Scary, funny and timely "The North Plan," is playing at ion theatre’s BLKBOX.
If you ever feared a hostile takeover of the U.S. government, a viewing of ion theatre’s latest offering – Jason Wells’ “The North Plan” – will ease your mind and tickle your funny bone on the way to horrifying you.
U.S. State Department functionary Carlton Berg (a hilariously sincere and harried Daren Scott), on the run from a rogue fringe element that has taken control of the U.S. government and declared martial law, has a laptop and a flash drive containing the insurgents’ Enemies List – thousands of names of American citizens who are deemed dangerous to the fringies and are to be rounded up for detention and who-knows what-all else.
Carlton is trying to get this information to the only reporter he trusts (in Houston) but instead finds himself trapped in a police holding cell in way-out-of-the-way Lodus, Missouri, unable to get Chief Swenson (Don Loper) to listen.
Cooped up with him is Samantha Ginn, whose earthy, hang-it-all-out-there portrayal of local gal Tanya (complete with a plethora of f-bombs) presents a hilarious contrast to Carlton’s don’t-you-get-how-serious-this-is demeanor.
Tanya has her own story. She turned herself in for drunk driving and is seriously ticked that not only did the cops not congratulate her for good citizenship, but they have the nerve to hold her on an outstanding warrant.
Neither of them is capable of silence, but it’s Tanya’s motormouth that is driving Shonda (Tina Machele Brown) – a paper shuffler pressed into service as a guard – crazy with her demands to be released if not congratulated.
“I was locked up for 15 years,” Shonda counters. “It’s called East St. Louis.”
Shonda, attempting to read a book, is also trying to listen in on the conversation next door, in which the Chief is trying to deal with Homeland Security officers Dale Pittman (Jake Rosko) and Bob Lee (Fred Hunting), who want that flash drive.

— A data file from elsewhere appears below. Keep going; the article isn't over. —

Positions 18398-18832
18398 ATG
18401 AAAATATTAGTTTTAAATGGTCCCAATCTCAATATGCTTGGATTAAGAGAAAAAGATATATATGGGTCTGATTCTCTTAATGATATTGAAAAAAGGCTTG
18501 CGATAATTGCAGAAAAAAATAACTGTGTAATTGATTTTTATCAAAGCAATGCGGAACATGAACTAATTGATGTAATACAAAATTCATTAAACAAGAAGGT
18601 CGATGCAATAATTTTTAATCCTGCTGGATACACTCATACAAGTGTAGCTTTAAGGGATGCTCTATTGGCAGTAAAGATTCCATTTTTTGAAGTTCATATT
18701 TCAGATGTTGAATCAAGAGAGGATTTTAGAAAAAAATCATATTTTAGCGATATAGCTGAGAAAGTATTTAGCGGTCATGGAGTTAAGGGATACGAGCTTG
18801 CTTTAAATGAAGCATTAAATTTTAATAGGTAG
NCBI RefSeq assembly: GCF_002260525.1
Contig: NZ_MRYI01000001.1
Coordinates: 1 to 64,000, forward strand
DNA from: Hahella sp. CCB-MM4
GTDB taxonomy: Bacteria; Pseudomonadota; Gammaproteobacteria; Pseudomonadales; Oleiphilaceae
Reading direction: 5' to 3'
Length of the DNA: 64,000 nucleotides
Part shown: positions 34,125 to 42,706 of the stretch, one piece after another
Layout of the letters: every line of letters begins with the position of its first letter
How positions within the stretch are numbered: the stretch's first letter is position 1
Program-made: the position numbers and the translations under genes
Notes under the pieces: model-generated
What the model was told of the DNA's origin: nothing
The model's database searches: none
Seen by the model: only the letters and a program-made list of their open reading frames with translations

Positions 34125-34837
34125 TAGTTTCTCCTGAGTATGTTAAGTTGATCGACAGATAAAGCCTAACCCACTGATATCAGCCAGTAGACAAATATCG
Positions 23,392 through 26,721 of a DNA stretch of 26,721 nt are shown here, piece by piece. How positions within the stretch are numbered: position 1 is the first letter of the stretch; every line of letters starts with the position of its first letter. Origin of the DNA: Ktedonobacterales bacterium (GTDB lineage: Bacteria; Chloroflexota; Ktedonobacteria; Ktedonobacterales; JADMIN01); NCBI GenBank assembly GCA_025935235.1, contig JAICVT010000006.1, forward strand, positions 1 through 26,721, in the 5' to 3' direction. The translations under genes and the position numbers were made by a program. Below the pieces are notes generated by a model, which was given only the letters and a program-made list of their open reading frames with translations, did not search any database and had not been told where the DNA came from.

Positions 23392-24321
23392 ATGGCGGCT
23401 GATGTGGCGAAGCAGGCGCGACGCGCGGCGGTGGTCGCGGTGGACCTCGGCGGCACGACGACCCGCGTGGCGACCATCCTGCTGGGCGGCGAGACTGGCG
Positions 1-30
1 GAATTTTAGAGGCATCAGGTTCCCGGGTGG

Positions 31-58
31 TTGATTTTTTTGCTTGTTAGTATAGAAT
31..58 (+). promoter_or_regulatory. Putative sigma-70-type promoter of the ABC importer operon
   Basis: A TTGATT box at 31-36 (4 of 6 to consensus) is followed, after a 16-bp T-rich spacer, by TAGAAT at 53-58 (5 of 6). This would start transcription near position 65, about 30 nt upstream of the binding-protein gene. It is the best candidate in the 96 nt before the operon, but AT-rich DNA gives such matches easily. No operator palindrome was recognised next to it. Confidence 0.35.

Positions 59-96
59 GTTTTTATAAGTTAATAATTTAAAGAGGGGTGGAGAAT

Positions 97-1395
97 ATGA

Carlton manages to convince Tanya of the nefarious plan afoot (especially after he offers to pay her to get it to the reporter), and tells her where the flash drive is. With that, we’re off and running.
The second act devolves into a sort of gang-that-can’t-shoot-straight dark farce, with Swenson refusing to give Pittman and Lee the computer without a writ from a judge, Tanya acting even crazier, people rushing in and out and a humdinger of an ending.
Rosko and Hunting are a hoot as the armed and dangerous heavies from Homeland Security, soft-spoken Lee especially inspiring giggles when he complains to brash Pittman about getting no credit for his work, not even a mention as a member of the “team.”
The play’s title refers to Col. Oliver North (of Iran-Contra scandal infamy), who reportedly worked on just such a plan (called Rex 84) in the Reagan ’80s. The “enemies” would be dissidents declared security threats. The plan was revealed during the Iran-Contra scandal.
Director Isaac Fowler and his team play it straight at the beginning, but as the hinges start to fall off in the second act, the farce begins to show through. It’s an interesting experience, well played all around.
“The North Plan,” which premiered in 2012 at Chicago’s Steppenwolf, is an odd bird, combining comedy with conspiracy in a plot that almost seems familiar today. If it seems to go a bit far out on a limb in the second act, well, welcome to Politics 101.
“The North Plan” plays through September 9, 2017 at ion theatre’s BLKBOX, 3704 Sixth Avenue in Hillcrest.
Thursday and Friday at 8 pm; Saturday at 4 and 8 pm.
Tickets: (619) 600-5020 or www.iontheatre.com